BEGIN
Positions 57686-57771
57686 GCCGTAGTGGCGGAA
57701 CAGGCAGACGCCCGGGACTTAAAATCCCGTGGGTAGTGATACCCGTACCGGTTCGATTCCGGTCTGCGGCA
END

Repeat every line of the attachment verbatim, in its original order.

Positions 57686-57771
57686 GCCGTAGTGGCGGAA
57701 CAGGCAGACGCCCGGGACTTAAAATCCCGTGGGTAGTGATACCCGTACCGGTTCGATTCCGGTCTGCGGCA